Theory:

Locomotion in earthworm:
Earthworm is an invertebrate found in the gardens and fields. Its body is made up of many rings joined end to end. These organisms lack bones and contain muscles. These muscles are involved with the extension that shorten the body.
At the time of movement, the earthworm first extends the front part of the body. During this, the behind portion of the worm remains fixed to the ground. Then it does the vice versa where it fixes the front end and releases the back end. It pulls the back end forward by shortening the body. By this, it moves forward by a small distance.
The earthworm moves through the soil by repeating these expansions and contractions. Its body also secretes a slimy substance to help the movement.
The earthworms fixes itself to the ground with the help of bristles that provide them grip as shown in the image. The bristles are tiny hair-like structures that are found projecting out under the body of the earthworm. These are connected with muscles.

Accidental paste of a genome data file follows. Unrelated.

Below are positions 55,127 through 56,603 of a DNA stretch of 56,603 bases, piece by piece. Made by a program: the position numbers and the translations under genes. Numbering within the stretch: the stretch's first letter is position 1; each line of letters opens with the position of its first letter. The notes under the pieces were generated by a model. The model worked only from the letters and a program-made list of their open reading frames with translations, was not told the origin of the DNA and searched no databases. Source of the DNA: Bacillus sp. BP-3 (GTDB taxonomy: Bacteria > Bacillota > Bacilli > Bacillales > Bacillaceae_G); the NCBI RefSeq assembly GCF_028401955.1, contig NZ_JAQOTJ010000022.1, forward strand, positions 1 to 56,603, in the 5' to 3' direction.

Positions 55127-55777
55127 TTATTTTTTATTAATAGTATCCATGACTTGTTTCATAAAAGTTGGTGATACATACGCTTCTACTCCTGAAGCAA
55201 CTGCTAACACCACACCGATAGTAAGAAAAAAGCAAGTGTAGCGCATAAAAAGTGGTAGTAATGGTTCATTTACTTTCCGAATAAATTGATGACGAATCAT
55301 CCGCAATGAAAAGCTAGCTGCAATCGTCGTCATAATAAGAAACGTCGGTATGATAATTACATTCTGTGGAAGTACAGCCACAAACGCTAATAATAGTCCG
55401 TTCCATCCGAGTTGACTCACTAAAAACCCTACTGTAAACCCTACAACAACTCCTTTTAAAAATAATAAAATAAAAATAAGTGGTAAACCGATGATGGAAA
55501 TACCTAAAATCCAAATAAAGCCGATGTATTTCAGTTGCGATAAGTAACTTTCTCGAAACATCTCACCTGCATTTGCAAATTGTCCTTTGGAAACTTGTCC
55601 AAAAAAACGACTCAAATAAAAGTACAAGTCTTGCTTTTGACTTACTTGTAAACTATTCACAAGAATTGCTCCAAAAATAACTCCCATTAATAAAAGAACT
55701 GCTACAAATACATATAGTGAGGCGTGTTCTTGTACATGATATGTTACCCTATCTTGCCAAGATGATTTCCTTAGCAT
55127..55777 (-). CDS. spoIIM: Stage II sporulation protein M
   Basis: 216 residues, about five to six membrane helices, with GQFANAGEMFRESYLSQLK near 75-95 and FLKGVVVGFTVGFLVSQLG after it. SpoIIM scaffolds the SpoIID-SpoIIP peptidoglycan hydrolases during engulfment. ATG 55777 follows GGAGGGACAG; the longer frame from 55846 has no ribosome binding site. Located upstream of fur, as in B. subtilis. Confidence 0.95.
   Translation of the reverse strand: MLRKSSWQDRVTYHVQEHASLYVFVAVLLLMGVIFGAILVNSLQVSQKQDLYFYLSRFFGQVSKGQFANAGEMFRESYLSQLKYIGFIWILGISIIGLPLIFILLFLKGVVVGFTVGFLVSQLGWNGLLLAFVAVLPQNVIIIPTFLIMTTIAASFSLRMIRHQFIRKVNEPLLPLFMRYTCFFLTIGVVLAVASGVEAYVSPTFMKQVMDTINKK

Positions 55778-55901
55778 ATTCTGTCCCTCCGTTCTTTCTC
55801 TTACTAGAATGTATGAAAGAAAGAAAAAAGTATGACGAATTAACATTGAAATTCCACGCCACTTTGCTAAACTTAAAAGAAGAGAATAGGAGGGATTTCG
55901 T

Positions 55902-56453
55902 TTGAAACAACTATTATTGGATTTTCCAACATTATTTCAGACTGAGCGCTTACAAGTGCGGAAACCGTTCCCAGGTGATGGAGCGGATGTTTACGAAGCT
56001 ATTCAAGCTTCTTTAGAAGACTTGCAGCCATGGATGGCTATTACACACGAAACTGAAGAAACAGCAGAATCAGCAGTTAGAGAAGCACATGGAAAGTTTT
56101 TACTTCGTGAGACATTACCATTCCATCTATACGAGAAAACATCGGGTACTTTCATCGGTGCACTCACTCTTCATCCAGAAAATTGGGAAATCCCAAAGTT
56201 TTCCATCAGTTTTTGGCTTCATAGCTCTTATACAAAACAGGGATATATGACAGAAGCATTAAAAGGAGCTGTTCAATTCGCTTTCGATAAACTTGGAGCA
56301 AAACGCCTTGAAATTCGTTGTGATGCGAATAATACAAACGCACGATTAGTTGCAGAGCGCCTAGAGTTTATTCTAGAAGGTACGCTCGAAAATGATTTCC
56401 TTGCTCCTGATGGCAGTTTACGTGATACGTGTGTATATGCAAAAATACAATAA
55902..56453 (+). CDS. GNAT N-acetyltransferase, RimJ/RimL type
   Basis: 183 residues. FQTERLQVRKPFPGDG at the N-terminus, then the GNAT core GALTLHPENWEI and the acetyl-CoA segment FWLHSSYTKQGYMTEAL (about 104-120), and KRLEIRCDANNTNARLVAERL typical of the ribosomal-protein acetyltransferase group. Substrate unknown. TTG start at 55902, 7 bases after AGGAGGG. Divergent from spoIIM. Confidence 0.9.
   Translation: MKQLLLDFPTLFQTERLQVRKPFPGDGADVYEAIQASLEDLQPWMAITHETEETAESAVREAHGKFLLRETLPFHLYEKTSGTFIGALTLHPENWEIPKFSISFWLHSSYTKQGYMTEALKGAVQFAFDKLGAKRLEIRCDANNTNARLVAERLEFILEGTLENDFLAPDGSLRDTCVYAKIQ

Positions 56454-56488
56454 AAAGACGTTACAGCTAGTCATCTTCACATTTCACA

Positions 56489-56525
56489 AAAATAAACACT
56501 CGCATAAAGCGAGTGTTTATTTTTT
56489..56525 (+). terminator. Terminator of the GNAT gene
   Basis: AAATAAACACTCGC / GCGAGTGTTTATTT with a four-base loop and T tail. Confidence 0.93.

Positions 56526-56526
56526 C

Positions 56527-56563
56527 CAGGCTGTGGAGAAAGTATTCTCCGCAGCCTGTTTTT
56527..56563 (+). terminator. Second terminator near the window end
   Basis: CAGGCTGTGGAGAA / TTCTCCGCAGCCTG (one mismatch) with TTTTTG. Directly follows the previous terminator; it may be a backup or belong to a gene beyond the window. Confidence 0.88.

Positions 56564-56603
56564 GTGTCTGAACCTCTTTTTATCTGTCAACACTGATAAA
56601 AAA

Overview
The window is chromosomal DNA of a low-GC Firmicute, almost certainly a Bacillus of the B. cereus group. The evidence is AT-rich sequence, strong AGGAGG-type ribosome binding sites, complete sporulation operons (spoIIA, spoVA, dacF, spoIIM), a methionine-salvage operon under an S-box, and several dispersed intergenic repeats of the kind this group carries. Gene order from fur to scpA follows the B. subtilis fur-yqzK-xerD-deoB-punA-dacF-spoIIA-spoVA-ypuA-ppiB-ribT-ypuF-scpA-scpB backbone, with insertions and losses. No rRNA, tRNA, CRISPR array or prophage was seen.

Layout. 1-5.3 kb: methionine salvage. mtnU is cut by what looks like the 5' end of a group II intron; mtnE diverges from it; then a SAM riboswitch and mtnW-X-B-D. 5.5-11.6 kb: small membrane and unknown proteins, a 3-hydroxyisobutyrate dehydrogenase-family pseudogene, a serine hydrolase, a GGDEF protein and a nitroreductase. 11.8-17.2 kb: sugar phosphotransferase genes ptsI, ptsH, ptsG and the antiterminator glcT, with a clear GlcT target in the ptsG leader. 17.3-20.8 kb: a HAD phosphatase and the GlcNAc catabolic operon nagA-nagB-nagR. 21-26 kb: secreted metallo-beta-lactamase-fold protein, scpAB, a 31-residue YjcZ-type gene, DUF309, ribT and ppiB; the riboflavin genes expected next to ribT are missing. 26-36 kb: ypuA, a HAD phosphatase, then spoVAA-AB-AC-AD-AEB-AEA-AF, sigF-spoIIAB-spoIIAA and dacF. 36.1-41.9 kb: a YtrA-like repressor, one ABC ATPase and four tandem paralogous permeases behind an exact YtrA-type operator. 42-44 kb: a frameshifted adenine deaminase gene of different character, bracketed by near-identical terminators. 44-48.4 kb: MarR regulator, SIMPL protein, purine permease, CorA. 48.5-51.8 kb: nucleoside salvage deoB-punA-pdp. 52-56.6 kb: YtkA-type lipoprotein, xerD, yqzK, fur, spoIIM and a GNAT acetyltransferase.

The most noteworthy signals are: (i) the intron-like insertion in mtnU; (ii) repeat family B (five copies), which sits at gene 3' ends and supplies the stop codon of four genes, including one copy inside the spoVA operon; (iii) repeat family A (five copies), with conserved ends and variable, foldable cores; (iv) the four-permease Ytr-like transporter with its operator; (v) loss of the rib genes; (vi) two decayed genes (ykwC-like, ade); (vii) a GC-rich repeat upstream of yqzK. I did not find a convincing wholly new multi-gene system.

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Important!
The earthworm finds it food through its way through the soil. It excretes the undigested part of the food that it consumes within the soil itself. This activity of the earthworms increases the fertility of the soil for the cultivation of plants.
Locomotion in snail:
Snail is an organism that is generally found in the gardens and fields. It carries a rounded structure known as the shell on its back.
The outer skeleton of the snails that are composed of calcium but not of bones is known as the shell.
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The shell is a single unit that is not involved in movement and locomotion. Its function is to protect the organism during extreme conditions; and hence, it is dragged along by the snail.
The shell has an opening from which the head and foot of the snail comes out during locomotion. The foot appears as a thick structure as it is made up of strong muscles.
Important!
As the snail has a heavy foot and thick shell that has to be dragged along, it is a very slow-moving creature when compared to the earthworm.
Reference:
shorturl.at/flATZ
https://pixabay.com/photos/snail-shell-mollusk-probe-mucus-4368154/